The American LGBT+ community fears stigmatization in the face of monkeypox

The spread of monkeypox and its prevalence among gay men is raising fear, anger and thorny issues in the United States for a community still scarred by the early years of the AIDS epidemic.

An overwhelming majority of cases in the United States involve males who identify as LGBT+, and for some the situation is reminiscent of the dark days of the 1980s when HIV was dubbed the “gay plague.”

Hospitals and funeral homes turned away patients and victims, and White House officials chose to either mock the situation with homophobic jokes or simply ignore the new virus.

At a rally this week in West Hollywood, a hotspot for Los Angeles’ LGBT+ community, actor Matt Ford received a standing ovation as he spoke about the “excruciating” pain of his symptoms after contracting smallpox monkeys.

He later told AFP that he “clearly had doubts about sharing his experience,” which he did online.

“I was very hesitant before tweeting because of the potential for social stigma and people’s cruelty – especially online – but thankfully the feedback has been overwhelmingly positive,” he said.

While monkeypox has not yet been classified as a sexually transmitted disease (STD) and can infect anyone, men who have sex with men are currently the most affected group.

The skin-contact communicable disease is most commonly transmitted through sexual activity, and the World Health Organization this week urged gay and bisexual men to limit their sex partners.

For Grant Roth, who is part of a network collecting information about the disease in New York, “it is not homophobic to say that certain groups are disproportionately affected”.

“And right now it’s about the queer community,” he says.

– stigma –

The fact that the virus is primarily affecting the LGBT+ community raises concerns about the emergence of some form of stigma and a resurgence of homophobia. There is also growing anger at the US government, which is accused of not taking the disease seriously enough.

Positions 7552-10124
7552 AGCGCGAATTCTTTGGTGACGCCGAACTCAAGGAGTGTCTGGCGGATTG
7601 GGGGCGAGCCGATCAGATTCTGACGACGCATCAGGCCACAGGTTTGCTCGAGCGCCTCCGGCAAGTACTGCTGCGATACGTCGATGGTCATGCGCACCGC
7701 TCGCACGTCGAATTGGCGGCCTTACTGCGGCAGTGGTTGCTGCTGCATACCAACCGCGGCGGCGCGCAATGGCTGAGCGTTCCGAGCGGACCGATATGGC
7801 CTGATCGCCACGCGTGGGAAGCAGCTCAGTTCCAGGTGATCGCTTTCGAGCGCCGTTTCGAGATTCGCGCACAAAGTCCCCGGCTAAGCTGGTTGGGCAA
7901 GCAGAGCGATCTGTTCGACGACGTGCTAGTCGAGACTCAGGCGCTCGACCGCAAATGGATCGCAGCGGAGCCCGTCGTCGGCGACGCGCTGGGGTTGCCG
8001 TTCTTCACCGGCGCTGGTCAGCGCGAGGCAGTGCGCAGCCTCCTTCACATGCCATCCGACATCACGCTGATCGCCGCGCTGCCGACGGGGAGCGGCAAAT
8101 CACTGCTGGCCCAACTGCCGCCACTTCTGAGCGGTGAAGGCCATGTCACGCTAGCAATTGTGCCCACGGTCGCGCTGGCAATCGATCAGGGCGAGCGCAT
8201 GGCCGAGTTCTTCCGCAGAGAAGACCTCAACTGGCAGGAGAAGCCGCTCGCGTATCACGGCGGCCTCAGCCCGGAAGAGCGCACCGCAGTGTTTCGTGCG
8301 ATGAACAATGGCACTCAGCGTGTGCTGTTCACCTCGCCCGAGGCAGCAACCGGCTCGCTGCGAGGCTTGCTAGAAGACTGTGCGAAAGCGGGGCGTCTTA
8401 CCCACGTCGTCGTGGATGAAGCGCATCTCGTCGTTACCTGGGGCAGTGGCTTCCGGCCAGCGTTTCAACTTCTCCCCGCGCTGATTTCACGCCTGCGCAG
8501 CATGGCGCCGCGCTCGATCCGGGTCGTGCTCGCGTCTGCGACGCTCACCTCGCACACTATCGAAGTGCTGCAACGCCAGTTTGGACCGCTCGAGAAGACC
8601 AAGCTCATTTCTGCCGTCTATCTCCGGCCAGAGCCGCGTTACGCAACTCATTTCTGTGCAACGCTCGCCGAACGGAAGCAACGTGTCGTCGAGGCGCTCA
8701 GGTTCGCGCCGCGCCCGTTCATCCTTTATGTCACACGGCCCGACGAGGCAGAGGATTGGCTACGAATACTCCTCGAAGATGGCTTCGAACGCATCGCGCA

A shortage of vaccines to meet demand has sparked outrage across the country, which has recorded around 4,900 cases so far, more than any other country, with no deaths.

The US Department of Health and Human Services has announced its intention to allocate 786,000 additional vaccine doses, totaling more than a million doses. But for many, the answer comes too late.

“We need more resources and more focus on the issue,” said Jorge Reyes Salinas of Equality California, a coalition of LGBT+ organizations and activists.

“It’s not just an LGBTQ issue, it shouldn’t be portrayed as such,” he adds.

The way the health emergency is being handled brings back painful memories of the HIV and AIDS pandemic, he stresses.

According to Grant Roth, men involved in homosexual relationships have been singled out, when in reality the main blame lies with the government, which has not responded adequately by not stocking up on vaccines and testing sooner.

– blisters –

At the West Hollywood rally, Andrea Kim, director of the Los Angeles County immunization program, said a mobile monkeypox unit was “coming soon.”

Others highlighted steps the community can take to protect themselves in the meantime.

Dan Wohlfeiler, who has worked on HIV and other STD prevention issues for more than three decades, urged everyone to learn the lessons of Covid to combat the spread, including temporarily restricting social interactions, including sexual activity . The goal: create bubbles.

Matt Ford threw him a guide for those who contract the disease, which begins by reminding the reader that there is no shame.

“I’m proud to be part of this city and to have the opportunity” to learn more about the disease, said one trans and Latino woman after the rally, who declined to be named.

“But how can we not be afraid when we have historically been discriminated against?” she insists.

“I hope it will be different this time,” she adds.


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